Some science behind the scenes
Fabry disease also known as Fabry's disease, Anderson-Fabry disease, angiokeratoma corporis diffusum, and alpha-galactosidase A deficiency, is a rare genetic lysosomal storage disease, inherited in an X-linked manner.
The incidence of Fabry disease is estimated to be between one in 40,000 and one in 120,000 live births. The disease is named after one of its discoverers, Johannes Fabry (June 1, 1860 – June 29, 1930).
Symptoms are typically first experienced in early childhood and can be very difficult to understand; the rarity of Fabry disease to many clinicians sometimes leads to misdiagnoses. Manifestations of the disease usually increase in number and severity as an individual ages.
- Pain - Full body or localized pain to the extremities (known as acroparesthesia) or gastrointestinal (GI) tract is common in patients with Fabry disease. This acroparesthesia is believed to be related to the damage of peripheral nerve fibers that transmit pain. GI tract pain is likely caused by accumulation of lipids in the small vasculature of the GI tract which obstructs blood flow and causes pain.
- Kidney involvement - Kidney complications are a common and serious effect of the disease; kidney insufficiency and kidney failure may worsen throughout life. The presence of protein in the urine (which causes foamy urine) is often the first sign of kidney involvement. End-stage kidney failure in those with Fabry disease typically occurs in the third decade of life.
- Cardiac manifestations - Cardiac complications occur when glycolipids build up in different heart cells; heart-related effects worsen with age and may lead to increased risk of heart disease.
- Dermatological manifestations - Angiokeratomas (tiny, painless papules that can appear on any region of the body, but are predominant on the thighs, around the belly button, buttocks, lower abdomen, and groin) are common.
- Anhidrosis (lack of sweating) is a common symptom, and less commonly hyperhidrosis (excessive sweating).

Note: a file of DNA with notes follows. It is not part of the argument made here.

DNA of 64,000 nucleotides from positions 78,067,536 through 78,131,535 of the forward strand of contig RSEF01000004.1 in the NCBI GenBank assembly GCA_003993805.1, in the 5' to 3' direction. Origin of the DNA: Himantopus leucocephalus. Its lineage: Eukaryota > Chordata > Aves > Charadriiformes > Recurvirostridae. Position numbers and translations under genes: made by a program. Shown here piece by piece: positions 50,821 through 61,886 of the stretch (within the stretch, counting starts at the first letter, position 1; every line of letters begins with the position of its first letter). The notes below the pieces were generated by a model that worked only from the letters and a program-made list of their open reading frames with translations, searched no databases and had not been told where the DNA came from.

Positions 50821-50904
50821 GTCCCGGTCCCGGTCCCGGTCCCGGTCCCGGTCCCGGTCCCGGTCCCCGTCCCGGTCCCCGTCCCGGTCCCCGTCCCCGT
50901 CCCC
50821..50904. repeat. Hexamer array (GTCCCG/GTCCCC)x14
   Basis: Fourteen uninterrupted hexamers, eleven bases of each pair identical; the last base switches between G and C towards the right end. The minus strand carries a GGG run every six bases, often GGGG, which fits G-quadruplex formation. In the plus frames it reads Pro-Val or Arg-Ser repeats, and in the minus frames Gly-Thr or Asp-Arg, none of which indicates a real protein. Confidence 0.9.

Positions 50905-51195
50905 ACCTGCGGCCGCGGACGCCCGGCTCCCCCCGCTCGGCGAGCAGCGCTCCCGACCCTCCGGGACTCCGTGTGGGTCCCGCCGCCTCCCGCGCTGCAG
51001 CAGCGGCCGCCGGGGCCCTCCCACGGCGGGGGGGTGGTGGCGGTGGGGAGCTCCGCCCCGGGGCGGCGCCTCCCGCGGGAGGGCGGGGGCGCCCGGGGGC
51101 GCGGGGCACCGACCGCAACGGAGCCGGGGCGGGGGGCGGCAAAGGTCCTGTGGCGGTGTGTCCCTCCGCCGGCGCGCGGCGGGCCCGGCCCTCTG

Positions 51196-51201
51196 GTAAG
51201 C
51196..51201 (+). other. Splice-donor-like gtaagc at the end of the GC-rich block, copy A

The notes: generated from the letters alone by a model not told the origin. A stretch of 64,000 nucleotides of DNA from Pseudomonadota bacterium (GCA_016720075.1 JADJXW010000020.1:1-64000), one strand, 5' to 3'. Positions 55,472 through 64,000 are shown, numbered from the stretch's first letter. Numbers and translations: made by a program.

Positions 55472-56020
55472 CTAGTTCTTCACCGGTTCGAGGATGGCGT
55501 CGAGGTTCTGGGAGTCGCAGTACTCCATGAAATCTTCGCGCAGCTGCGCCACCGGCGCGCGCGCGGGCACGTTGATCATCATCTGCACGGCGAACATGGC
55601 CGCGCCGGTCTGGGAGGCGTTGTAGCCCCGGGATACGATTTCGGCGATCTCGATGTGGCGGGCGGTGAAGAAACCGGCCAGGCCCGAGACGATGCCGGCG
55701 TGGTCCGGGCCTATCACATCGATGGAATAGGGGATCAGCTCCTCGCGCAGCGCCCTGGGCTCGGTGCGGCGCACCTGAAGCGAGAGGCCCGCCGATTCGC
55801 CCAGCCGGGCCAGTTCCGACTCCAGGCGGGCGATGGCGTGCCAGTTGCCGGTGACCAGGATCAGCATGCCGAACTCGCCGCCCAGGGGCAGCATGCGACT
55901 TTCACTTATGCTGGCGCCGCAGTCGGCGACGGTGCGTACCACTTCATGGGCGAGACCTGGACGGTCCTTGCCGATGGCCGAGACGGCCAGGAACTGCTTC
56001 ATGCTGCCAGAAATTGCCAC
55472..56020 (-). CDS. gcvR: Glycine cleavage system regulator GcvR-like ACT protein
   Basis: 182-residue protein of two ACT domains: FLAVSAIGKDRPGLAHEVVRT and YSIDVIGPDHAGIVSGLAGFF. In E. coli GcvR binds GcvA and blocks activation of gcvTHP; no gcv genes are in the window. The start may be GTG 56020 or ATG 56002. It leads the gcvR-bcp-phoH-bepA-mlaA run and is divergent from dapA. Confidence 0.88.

- Ocular involvement - may be present showing cornea verticillata (also known as vortex keratopathy), i.e. clouding of the corneas. Other ocular findings can include conjunctival and retinal vascular abnormalities, and anterior/posterior spoke-like cataract. Visual reduction from these manifestations are uncommon.
- Other manifestations - Fatigue, neuropathy (in particular, burning extremity pain), cerebrovascular effects leading to an increased risk of stroke, tinnitus (ringing in the ears), vertigo, nausea, inability to gain weight, chemical imbalances, and diarrhea are other common symptoms.
A deficiency of the enzyme alpha galactosidase A (a-GAL A, encoded by GLA) due to mutation.
This causes a glycolipid known as globotriaosylceramide (abbreviated as Gb3, GL-3, or ceramide trihexoside) to accumulate within the blood vessels, other tissues, and organs. This accumulation leads to an impairment of their proper functions. The DNA mutations which cause the disease are X-linked recessive.
Although the cause of the various manifestations is a mutation in the gene, this is not in fact the actual cause, as we need to know what caused the mutation.
As the problem here is a generic one for all inherited diseases caused by mutation it is discussed in the section Inherited illness, please follow the link.
- Hoffmann, Bjoern; Beck, Michael; Sunder-Plassmann, Gere; Borsini, Walter; Ricci, Roberta; Mehta, Atul (2007). "Nature and prevalence of pain in Fabry disease and its response to enzyme replacement therapy—a retrospective analysis from the Fabry Outcome Survey". The Clinical Journal of Pain 23 (6): 535–542. doi:10.1097/AJP.0b013e318074c986. PMID 17575495.
- Karen, Julie K.; Hale, Elizabeth K.; Ma, Linglei (2005). "Angiokeratoma corporis diffusum (Fabry disease)". Dermatology Online Journal 11 (4): 8. PMID 16403380.
- Marchesoni, Cintia L.; Roa, Norma; Pardal, Ana María; Neumann, Pablo; Cáceres, Guillermo; Martínez, Pablo; Kisinovsky, Isaac; Bianchi, Silvia; Tarabuso, Ana Lía; Reisin, Ricardo C. (May 2010). "Misdiagnosis in Fabry disease". The Journal of Pediatrics 156 (5): 828–31. doi:10.1016/j.jpeds.2010.02.012. PMID 20385321.
- Waldek, Stephen; Patel, Manesh R.; Banikazemi, Maryam; Lemay, Roberta; Lee, Philip (November 2009). "Life expectancy and cause of death in males and females with Fabry disease: findings from the Fabry Registry". Genetics in Medicine 11 (11): 790–796. doi:10.1097/GIM.0b013e3181bb05bb. PMID 19745746.
- Mehta, A.; Ricci, R.; Widmer, U.; Dehout, F.; Garcia de Lorenzo, A.; Kampmann, C.; Linhart, A.; Sunder-Plassmann, G.; Ries, M.; Beck, M. (March 2004). "Fabry disease defined: baseline clinical manifestations of 366 patients in the Fabry Outcome Survey". European Journal of Clinical Investigation 34 (3): 236–42. doi:10.1111/j.1365-2362.2004.01309.x. PMID 15025684.
For iPad/iPhone users: tap letter twice to get list of items.